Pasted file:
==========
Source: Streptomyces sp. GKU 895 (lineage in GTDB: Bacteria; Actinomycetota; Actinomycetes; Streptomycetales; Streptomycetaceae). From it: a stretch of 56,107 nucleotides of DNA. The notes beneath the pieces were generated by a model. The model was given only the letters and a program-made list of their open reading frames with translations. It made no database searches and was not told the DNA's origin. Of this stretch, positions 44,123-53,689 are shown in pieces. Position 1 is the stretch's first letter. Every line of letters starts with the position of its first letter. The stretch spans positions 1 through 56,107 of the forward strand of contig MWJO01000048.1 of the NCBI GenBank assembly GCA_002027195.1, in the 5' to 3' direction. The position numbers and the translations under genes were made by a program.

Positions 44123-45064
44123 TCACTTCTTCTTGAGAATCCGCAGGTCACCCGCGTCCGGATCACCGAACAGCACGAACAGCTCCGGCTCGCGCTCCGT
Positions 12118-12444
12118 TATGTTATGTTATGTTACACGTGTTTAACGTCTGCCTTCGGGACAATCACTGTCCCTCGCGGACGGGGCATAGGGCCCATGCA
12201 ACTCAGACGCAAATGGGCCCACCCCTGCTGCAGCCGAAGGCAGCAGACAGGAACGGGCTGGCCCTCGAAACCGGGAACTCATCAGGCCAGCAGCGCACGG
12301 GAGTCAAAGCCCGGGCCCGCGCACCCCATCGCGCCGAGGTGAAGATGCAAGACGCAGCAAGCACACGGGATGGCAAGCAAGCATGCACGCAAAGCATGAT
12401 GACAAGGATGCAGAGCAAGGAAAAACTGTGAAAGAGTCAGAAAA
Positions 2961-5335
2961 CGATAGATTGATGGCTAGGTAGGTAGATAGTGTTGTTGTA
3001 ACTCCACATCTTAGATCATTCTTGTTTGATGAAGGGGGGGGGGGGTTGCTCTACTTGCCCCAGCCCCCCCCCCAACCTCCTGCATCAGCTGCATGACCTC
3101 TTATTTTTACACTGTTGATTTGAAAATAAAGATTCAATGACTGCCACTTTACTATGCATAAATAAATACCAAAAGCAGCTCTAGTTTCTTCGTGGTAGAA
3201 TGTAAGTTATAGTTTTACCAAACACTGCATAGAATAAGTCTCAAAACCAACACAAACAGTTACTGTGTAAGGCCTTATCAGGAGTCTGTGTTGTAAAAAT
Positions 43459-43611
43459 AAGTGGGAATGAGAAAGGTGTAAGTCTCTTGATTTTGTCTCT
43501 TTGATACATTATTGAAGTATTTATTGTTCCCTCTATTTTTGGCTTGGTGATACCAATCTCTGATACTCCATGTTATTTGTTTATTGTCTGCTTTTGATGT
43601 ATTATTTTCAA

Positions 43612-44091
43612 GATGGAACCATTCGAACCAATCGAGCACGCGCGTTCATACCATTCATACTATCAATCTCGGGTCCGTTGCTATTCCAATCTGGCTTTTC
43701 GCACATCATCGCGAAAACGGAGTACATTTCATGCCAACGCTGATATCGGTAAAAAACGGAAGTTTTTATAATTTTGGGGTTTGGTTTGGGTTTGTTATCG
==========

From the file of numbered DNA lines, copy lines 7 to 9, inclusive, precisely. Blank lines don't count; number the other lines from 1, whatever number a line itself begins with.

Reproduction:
12301 GAGTCAAAGCCCGGGCCCGCGCACCCCATCGCGCCGAGGTGAAGATGCAAGACGCAGCAAGCACACGGGATGGCAAGCAAGCATGCACGCAAAGCATGAT
12401 GACAAGGATGCAGAGCAAGGAAAAACTGTGAAAGAGTCAGAAAA
Positions 2961-5335